Editor's note: Due to overwhelming demand for New's butter cakes and chicken curry, she requested that readers only order through the Google form. She also asked that customers be patient as she would need some time to fulfil all of the orders.
Every morning, 55-year-old Linda New Suat Kien sets off to a market near her home to get fresh chicken.
New buys her poultry there so often that she and her butcher have established a routine: She would drop him a WhatsApp message the day before, to reserve the chicken parts she wants.
The next day, the bag of chicken will be waiting for her at the butcher's stall.
She insists on buying fresh chicken daily for the chicken curry which she cooks and sells from her house. It just doesn't taste the same when you use frozen chicken, she says in Mandarin.
Her chicken curry is very popular among her customers and they keep coming back for it, says the soft-spoken but earnest woman.
The rempah (spice paste) for the curry is made from scratch, and cooking is done in small batches so that the curry is not left sitting around for a long time.
New's kitchen is also stocked with not one but three small ovens, because her butter cakes (S$25 each) are selling like hotcakes — up to 20 cakes per week, helped by kind folks who buy in bulk to give away.
Her baked-to-order butter cakes are devoid of the icing and personalised messages that are quite trendy today, but are very rich thanks to the better quality Golden Churn butter that she uses.
A customer of Linda's told Mothership that her butter cake is "fluffy, soft, and the buttery taste just lingers in the mouth after eating".
Toils at her small home business for her grandchildren
Operating a home-based business is not easy, but New perseveres for the sake of her two grandkids.
New started Linda's Kitchen in April 2020 after she couldn't find a job which allows her the flexibility of caring for her two grandchildren — currently aged nine and five.
The kids' father — New's younger son — is currently in jail for drug-related offences. Their mother, a Thai national, returned to her home country two years ago.
New also has an older son who recently came out of a halfway house and works in a bicycle shop in Redhill.
And so the responsibility of caring for the young children has fallen squarely on New's shoulders. This has made it almost impossible for the grandmother to find a full-time job outside.
"I do mention that I need flexible working arrangements whenever I go for interviews, but they usually tell me that if there's no one else to look after my grandchildren, it's quite difficult for them to hire me even though they really want to give me the job."
As many parents would know, caring for young children is a full-time job in itself, requiring plenty of time, energy, and money invested.
New shares that her five-year-old grandson recently recovered from a bout of bronchitis that was brought on by drinking too much cold water.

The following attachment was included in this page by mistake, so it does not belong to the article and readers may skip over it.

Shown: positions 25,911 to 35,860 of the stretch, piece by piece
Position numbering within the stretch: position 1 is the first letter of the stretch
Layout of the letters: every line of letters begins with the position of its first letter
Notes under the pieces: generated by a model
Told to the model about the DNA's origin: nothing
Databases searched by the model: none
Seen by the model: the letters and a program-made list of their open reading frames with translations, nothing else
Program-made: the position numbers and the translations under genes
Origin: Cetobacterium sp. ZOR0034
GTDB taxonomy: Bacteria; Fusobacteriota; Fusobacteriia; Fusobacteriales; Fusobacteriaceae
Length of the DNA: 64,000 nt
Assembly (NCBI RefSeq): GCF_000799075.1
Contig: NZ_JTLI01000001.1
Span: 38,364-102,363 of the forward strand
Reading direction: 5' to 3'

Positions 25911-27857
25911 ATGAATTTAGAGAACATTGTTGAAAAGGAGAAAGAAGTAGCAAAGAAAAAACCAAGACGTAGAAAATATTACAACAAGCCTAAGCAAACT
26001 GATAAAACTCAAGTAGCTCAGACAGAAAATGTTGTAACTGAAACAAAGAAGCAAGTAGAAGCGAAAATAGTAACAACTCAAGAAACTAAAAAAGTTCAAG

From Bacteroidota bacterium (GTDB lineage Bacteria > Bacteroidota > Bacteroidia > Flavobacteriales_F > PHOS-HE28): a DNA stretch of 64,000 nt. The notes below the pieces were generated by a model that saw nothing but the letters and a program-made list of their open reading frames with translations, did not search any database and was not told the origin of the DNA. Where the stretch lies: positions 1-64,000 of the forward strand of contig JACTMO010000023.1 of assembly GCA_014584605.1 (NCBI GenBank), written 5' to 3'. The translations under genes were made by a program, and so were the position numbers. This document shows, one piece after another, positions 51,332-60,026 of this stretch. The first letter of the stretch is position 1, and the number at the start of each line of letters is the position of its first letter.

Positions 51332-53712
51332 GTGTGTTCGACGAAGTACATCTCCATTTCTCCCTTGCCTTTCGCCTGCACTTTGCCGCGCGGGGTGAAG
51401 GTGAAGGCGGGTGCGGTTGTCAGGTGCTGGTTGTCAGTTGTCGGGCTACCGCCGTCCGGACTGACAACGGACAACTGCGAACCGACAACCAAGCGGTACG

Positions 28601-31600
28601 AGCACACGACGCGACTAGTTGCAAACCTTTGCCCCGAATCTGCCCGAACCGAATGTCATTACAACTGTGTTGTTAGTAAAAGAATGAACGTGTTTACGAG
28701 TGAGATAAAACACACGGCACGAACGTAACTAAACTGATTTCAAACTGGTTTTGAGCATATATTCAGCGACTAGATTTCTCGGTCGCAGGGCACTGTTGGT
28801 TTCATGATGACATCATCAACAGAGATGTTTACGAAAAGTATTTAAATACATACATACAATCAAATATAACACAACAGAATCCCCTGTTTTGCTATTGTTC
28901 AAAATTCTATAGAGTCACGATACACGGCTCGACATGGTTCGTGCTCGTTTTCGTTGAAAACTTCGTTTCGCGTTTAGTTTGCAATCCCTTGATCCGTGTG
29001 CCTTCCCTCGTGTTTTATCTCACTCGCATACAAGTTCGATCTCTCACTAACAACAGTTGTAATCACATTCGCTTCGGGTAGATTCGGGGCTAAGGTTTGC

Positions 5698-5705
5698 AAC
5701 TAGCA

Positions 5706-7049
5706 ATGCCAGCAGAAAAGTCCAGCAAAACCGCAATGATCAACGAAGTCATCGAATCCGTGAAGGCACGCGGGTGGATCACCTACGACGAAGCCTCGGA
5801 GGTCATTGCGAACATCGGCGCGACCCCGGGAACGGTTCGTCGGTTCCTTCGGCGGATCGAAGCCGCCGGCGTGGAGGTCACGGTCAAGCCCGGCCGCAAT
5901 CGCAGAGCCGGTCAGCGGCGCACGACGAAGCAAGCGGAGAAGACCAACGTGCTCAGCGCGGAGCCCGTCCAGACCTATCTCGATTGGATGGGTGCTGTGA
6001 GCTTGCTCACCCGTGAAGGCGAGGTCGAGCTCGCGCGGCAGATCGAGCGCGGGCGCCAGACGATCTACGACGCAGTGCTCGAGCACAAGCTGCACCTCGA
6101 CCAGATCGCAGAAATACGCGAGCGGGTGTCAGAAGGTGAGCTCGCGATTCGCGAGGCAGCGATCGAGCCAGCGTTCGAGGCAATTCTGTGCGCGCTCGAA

"He's better now because I brewed Chinese medicine for him."
Her nine-year-old granddaughter, on the other hand, was diagnosed with dyslexia and requires specialised coaching, which the Kids Testing and Dyslexia Centre, an intervention centre, offers to her for free, thankfully.
Was a single mother since 22
In a strange turn of events, it seems like history is repeating itself.
In 1988, New lost her husband to kidney failure.
Widowed at the tender age of 22, she was left to raise her two sons on her own.
At the time, her elder son was four, while the younger one was just five months old.
"I was devastated initially, and I didn't know what to do. But I told myself that I had to be strong and face the reality that my husband was gone; he couldn't come back again."
The mother took on several odd jobs: cooking and delivering pig's trotter vinegar for new mothers who were in their confinement periods, and even washing clothes.
"I would go over to people's houses to wash their clothes at 5am and return home before my sons woke up at 7am.
Before I left the house, I would lock all the windows and doors. No choice lah, since I had no one to help me take care of them."
When her sons were older, New started looking for jobs outside. For 16 years, she worked as a printing shop "auntie" at a secondary school before she went on to cook lunches for students at a childcare centre.
For a brief period of time, she even tried being a hawker at a Pasir Panjang coffeeshop, selling her chicken curry alongside several small dishes.
Unfortunately, the human traffic there was so low, New had to close down her business after a few years.
"My journey these past 30-odd years has been extremely difficult," she says, musing that her absence in her sons' lives might have pushed them into the open arms of gangs and drugs, and subsequently, multiple jail sentences.
Grateful for the kindness of people
Difficult journey aside, New is thankful for the benefactors who came her way, like a law firm which represented her sons when they were charged in court.
The firm charged her "very little" and gave her the option of paying in instalments, says New.
A Taiwanese woman in Singapore — whom New had never met — bought new bags, clothes, and shoes for New's grandchildren after she heard about the family's plight.
"It's thanks to the kindness of people like this that we only need to buy clothes during Chinese New Year."
New ultimately hopes that she and her sons can one day operate a small hawker stall together, selling curry chicken and other foods.
Her younger son, she lets on, used to work as an assistant in a Western food stall, and he can make a pretty good bowl of mushroom soup.
"I've never given up on my sons...No matter how bad they are, I cannot bear to give up. I will never give up on them because I hope that one day, they will come back."
If you would like to order chicken curry or butter cakes from Linda's Kitchen, you can fill up this Google form.
Top images by Joshua Lee, Linda New. Interview was conducted in Mandarin.